Papers by Keyword: Bioresorbable

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Authors: Z. Yang, E.S. Thian, Serena Best, Ruth Cameron
Abstract: α-tricalcium phosphate (α-TCP) was prepared by a wet precipitation reaction between calcium hydroxide and orthophosphoric acid solutions. The as-synthesised powder was then characterised using a Scanning Electron Microscope (SEM) equipped with Energy Dispersive Spectroscope (EDS), X-ray Diffraction (XRD) and Fourier Transform Infrared Spectroscope (FTIR). Analyses revealed that a phase-pure powder with a Ca/P ratio of 1.5 was produced. In addition, nanosized α-TCP particles of diameter ~ 70 nm were agglomerated to form larger particles of 10μm in diameter. It was found that by the combination of attritor milling and solution evaporation, the agglomerates of α-TCP nanoparticles could be broken down, and distributed evenly within the poly(D,L-lactic-co-glycolic acid) (PLGA) matrix. Thus, a α-TCP/PLGA nanocomposite was successfully produced by a modified solution evaporation method at room temperature followed by hot pressing at 150 °C. The achievable ceramic loading was approximately 38 wt.%, which was confirmed by thermal gravimetric analysis (TGA).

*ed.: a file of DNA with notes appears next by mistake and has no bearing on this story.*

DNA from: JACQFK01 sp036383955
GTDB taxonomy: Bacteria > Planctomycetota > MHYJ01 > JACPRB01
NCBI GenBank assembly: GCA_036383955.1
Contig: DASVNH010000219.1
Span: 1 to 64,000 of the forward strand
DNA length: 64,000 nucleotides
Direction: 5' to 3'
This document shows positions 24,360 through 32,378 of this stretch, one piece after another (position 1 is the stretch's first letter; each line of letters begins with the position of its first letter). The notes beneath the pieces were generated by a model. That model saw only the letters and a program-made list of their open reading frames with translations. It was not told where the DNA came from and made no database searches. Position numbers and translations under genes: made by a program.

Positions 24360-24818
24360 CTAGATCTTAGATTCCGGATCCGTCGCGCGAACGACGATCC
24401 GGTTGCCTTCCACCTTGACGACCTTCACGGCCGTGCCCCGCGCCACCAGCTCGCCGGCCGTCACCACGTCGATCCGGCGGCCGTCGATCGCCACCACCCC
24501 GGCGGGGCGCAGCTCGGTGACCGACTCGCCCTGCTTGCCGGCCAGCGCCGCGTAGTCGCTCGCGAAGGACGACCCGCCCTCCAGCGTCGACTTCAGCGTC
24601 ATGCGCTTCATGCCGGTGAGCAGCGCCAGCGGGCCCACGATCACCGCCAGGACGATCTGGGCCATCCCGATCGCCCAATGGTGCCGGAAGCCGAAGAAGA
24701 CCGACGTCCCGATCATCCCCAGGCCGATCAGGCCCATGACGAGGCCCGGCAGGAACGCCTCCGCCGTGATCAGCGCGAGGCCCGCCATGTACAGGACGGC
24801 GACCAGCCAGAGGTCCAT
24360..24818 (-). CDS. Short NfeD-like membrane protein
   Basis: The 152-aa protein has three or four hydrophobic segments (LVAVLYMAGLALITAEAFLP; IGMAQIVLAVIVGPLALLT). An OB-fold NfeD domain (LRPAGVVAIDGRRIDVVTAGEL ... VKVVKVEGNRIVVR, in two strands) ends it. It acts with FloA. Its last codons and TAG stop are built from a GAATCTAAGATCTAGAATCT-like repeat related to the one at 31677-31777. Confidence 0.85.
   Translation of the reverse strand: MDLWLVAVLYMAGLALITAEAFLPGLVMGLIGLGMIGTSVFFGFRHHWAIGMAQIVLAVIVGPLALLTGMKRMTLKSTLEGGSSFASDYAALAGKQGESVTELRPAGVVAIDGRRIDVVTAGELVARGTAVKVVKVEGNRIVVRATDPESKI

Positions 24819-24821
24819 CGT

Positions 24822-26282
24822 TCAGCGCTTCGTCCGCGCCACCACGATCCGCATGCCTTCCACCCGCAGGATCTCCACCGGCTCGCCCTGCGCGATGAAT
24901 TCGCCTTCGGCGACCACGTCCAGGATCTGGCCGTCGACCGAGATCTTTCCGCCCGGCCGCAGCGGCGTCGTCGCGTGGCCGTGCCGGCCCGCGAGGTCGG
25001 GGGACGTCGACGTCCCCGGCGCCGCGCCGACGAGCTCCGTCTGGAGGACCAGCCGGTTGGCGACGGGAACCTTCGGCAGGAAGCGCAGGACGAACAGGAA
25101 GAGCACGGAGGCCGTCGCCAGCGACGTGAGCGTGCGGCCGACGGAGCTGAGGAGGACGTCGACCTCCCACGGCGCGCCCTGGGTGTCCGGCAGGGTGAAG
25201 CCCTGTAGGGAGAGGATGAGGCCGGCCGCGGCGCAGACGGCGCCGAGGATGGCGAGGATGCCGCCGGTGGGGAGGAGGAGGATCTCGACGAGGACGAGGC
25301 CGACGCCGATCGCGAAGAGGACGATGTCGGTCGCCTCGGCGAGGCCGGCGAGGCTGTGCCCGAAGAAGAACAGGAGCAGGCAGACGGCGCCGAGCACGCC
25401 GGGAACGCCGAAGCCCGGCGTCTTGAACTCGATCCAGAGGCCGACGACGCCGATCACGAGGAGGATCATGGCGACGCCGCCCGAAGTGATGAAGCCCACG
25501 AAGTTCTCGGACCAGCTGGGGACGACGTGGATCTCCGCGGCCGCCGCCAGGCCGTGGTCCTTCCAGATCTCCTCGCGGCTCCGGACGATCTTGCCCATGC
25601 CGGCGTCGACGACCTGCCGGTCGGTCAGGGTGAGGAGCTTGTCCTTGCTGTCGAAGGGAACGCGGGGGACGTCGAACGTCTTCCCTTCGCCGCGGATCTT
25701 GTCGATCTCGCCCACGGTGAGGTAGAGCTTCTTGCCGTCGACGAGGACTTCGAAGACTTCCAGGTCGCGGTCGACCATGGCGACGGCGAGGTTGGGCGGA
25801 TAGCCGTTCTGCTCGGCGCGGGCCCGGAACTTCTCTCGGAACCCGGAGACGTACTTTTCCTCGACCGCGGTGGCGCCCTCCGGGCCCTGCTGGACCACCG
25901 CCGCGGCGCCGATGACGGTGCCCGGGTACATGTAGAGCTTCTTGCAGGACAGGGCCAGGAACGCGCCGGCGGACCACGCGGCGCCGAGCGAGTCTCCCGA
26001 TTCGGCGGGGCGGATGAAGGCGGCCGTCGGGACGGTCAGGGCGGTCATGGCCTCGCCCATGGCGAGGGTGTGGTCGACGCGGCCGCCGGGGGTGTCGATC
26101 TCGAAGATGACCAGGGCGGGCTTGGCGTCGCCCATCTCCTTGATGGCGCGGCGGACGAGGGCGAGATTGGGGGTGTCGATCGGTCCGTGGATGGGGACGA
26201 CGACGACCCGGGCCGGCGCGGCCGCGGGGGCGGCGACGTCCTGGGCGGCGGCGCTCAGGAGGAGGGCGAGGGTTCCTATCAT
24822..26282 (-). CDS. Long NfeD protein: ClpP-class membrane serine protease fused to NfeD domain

Authors: Argyrios Kasioptas, Veronica Sandell, Eva Lidén, Oskar Börjesson, Malin Nilsson
Abstract: The hydration of α−tricalcium phosphate (α−TCP) is known to lead to the formation of an interlinked calcium−deficient hydroxyapatite (CDHA) framework. This apatite resembles the composition and structure of physiologic bone mineral, making it a good candidate for bone reconstruction. The additional presence of a calcium sulfate phase, which has a faster resorption rate than apatite, gives a gradual creation of porosity in the cement. This may in turn enhance bone ingrowth. The aim of this study was to gain deeper understanding of the main characteristics and properties of a bi−phasic α−TCP/α−CSH cement, prepared with an X−ray contrast medium.Isothermal calorimetry has been used to follow the course of the hydration reaction over time as it involves traceable exothermic events with possible contributions from both the calcium phosphate and calcium sulfate components. This was done in an attempt to identify and differentiate the role of each reactive phase. Additionally, the total produced heat from the cement has been used to estimate the degree of conversion and this result has been verified by X−ray diffraction analysis.Furthermore, compressive strength of the α−TCP/α−CSH cement has been measured over time to investigate the possible connection to its thermal evolution signature. Also, the impact of the surrounding environment on the α−TCP and α−CSH conversion was investigated by comparing XRD results between samples that had been kept dry or wet.
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